Since its creation in 1988, a Quebec school for comedians has proudly displayed photos of annual graduates on its walls. Garihanna Jean-Louis wanted hers to be original.
She looked for inspiration by walking around the comedy school, École nationale de l'humour, in Montreal enjoying past photos. Some showed graduates with pets or children, one wore a pirate eye patch and another held a Tim Horton's coffee cup.
But she couldn't help noticing something was missing.
“I walked around four times," she recalled. Then she went to see Louise Richer, the school’s director. "I told her ‘I’m going to ask something and tell me if it’s true or if I’m crazy.’”
The director could not believe it either. She went to check all the photos herself and realized, in July 2017, that Jean-Louis was the first black woman to graduate from the school.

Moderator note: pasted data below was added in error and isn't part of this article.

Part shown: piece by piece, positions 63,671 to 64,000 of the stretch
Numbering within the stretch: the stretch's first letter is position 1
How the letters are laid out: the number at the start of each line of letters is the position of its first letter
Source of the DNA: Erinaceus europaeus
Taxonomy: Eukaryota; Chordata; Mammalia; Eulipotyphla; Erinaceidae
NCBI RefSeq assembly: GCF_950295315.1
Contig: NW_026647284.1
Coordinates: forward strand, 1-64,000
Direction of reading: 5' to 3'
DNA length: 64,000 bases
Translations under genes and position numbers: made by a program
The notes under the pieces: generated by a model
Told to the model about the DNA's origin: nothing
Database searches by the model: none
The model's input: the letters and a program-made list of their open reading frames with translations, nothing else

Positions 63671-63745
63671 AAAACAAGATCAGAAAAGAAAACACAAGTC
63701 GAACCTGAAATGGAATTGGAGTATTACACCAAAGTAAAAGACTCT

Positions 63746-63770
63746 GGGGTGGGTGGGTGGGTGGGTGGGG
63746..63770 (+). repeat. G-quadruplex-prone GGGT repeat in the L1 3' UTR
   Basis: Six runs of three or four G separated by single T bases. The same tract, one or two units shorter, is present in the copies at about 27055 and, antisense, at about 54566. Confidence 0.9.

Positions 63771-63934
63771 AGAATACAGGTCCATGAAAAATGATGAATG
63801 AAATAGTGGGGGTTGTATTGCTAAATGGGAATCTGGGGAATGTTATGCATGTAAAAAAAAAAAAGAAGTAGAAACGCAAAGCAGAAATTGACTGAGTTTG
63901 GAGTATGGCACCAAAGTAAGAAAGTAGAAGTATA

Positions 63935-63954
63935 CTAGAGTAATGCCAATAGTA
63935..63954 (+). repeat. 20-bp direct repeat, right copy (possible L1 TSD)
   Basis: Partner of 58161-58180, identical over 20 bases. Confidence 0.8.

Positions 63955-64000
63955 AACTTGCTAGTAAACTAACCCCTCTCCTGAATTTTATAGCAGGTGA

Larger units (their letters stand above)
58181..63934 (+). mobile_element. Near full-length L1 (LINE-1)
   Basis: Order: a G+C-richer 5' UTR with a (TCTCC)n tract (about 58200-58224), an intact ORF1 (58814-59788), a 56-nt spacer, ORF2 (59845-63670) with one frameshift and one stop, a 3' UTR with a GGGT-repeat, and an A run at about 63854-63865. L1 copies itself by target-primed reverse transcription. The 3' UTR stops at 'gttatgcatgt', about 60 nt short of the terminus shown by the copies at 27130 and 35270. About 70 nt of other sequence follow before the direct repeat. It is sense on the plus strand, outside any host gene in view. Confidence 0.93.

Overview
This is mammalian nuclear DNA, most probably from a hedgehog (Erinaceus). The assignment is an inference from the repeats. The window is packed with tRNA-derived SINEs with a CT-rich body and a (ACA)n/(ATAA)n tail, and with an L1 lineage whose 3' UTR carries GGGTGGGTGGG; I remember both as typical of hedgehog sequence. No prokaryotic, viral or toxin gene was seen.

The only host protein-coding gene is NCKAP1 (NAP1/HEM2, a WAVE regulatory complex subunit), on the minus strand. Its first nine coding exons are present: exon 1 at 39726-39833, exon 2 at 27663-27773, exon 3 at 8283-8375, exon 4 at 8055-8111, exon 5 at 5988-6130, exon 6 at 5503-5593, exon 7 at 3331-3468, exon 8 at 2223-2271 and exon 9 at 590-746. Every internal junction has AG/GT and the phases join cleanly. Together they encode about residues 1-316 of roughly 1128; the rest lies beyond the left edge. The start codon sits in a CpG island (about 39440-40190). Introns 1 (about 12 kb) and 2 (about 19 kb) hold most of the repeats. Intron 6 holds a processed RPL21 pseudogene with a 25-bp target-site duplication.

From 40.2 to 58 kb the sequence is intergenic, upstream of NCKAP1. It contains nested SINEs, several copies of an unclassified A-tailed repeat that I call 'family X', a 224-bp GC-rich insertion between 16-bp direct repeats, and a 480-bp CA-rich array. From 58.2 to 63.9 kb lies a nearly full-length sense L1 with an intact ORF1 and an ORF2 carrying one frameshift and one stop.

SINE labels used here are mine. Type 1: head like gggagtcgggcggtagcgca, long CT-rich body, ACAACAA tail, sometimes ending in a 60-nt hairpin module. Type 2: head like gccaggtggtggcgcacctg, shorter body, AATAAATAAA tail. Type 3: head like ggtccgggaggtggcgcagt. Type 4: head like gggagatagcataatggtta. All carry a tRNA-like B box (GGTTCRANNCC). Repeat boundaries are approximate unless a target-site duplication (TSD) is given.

“I know three black women doing humour in Quebec: Dorothy Rhau, me and my sister,” Jean-Louis said shaking her head in disbelief, during an interview at the school with National Observer. “Working hard is ok, but me, I have to work twice as hard to get half as much because not only I am a woman but I am a black woman.”
One foot in Quebec, the other in Haiti
Jean-Louis, 28, has an unique story growing up as a dual citizen with one foot in Quebec and the other in Haiti.
Born in Montreal in 1989, she was five when her parents moved back to Haiti after 25 years in Quebec. She returned to Montreal alone at age 15 because her parents were frightened of political instability in Haiti and wanted her to be safe. She found it hard to live in Montreal with her brother and returned to Haiti.